First, the scientists confirmed the hypothesis that early childhood adversity indeed triggered early puberty in rats. Working with the animal model, Granata says, allowed them to isolate one specific factor — a disrupted relationship with the mother — aside from other factors such as nutrition, for example.

Of course, Granata says, what’s happening in humans does not correlate one-to-one with the animal model, but it is good evidence that dysfunction of maternal care early in life may be one factor that’s regulating early puberty. 

“The way you can really traumatize a child or a developing rodent is by manipulating and disrupting the caretaker relationship,” Brenhouse says.

Other childhood adverse experiences in humans, she says, could be neglect, resource scarcity and maltreatment. 

To find a biomarker, a biological molecule in the brain whose state indicates early or normal puberty, Granata looked at the hypothalamus as it is widely known that it controls whether somebody is going to undergo puberty, among other important functions.

“There are cells that are basically activated, and they release certain proteins and peptides [hormones] that initiate puberty,” Brenhouse says.

Granata found, she says, that those brain cells actually start expressing and releasing these proteins earlier in female rats that have been exposed to maternal separation. She has identified a specific receptor — CRH-R1— in the hypothalamus that suppresses preliminary puberty and gets affected by chronic stress stimulation.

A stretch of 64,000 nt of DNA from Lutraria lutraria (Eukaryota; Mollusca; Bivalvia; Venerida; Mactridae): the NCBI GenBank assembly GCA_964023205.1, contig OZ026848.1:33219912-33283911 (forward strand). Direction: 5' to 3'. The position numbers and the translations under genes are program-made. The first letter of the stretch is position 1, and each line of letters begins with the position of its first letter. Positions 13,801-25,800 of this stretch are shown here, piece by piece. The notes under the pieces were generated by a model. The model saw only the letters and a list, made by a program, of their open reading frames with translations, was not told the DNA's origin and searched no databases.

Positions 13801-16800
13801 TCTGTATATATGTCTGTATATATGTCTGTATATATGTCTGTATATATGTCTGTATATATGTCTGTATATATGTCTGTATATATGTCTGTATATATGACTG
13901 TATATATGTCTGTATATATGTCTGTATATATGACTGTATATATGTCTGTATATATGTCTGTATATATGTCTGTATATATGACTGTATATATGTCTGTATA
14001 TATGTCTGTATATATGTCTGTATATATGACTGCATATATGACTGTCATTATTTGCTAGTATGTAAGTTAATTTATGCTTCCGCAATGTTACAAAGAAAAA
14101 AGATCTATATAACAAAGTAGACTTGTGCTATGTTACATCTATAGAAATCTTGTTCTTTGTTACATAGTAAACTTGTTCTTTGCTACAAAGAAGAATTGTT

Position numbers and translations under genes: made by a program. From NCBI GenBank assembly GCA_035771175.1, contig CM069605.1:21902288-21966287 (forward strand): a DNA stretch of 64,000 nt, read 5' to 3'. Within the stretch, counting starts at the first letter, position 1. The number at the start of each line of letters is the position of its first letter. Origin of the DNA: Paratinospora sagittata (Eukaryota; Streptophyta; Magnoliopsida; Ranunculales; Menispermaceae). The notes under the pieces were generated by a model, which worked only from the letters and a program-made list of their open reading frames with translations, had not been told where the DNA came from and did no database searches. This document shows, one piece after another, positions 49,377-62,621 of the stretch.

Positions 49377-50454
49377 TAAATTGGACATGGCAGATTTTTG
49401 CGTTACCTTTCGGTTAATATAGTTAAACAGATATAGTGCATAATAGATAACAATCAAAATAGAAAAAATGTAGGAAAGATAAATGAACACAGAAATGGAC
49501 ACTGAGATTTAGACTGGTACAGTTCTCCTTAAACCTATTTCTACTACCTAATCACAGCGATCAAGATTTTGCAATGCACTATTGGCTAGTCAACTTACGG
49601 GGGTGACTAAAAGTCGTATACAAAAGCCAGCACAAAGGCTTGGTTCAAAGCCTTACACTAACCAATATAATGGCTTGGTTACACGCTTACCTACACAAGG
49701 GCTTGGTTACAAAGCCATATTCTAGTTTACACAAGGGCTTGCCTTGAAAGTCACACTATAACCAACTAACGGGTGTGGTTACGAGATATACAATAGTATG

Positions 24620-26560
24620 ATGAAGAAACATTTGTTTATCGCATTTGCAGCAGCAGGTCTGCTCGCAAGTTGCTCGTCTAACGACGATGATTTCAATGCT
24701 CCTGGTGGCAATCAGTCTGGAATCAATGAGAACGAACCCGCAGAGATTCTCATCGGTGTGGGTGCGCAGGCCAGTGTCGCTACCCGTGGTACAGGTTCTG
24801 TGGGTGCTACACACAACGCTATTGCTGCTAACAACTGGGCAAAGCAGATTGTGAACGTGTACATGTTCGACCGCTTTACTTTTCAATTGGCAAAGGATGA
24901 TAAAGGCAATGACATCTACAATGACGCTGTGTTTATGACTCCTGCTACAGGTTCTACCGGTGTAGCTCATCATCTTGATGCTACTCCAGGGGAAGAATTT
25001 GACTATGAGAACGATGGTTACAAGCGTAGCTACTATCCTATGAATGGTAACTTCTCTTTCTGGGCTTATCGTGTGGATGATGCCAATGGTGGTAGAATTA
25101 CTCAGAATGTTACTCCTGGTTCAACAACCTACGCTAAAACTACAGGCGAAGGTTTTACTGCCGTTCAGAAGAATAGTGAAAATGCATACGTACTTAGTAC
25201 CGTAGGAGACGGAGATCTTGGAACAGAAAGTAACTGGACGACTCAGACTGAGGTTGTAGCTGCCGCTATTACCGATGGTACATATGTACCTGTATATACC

“You can think of this as there’s always a battle between a go signal and a stop signal [in the brain],” Granata says.

Stress hormones usually act as “brakes” on puberty, she says, because they cause the receptor CRH-R1 to suppress the release of hormones essential for puberty. So they hypothesized that it is not one stressful event but chronic stress that wears down puberty brakes, or reduces responsiveness of the receptor to stress hormones. 

That unleashes a cascade of signaling in the brain and in the body. 

“Now all of the go signals just have free reign to just say go ahead. It’s time for puberty,” Granata says.

The hypothalamus releases specific hormones that tell the system to release the brakes and produce estrogen and testosterone that are involved in the growth and maintenance of reproductive tissues.

The scientists did not observe accelerated puberty in male rats also exposed to maternal separation.

To study the relationship between adversity and childhood trauma and anxiety in adolescents and adults, the scientists used acoustic startle — startle noise bursts interrupting white noise background — on female rats after puberty. The experiment showed significant negative correlation between the age of puberty and the magnitude of response to the acoustic startle, which is associated with disorders. 

A rat that had earlier puberty, Granata says, experienced higher levels of anxiety in adolescence.

She hopes these findings could be used to potentially create interventions and treatments for girls who are at a higher risk of anxiety and depression in adolescence and adulthood because of early puberty.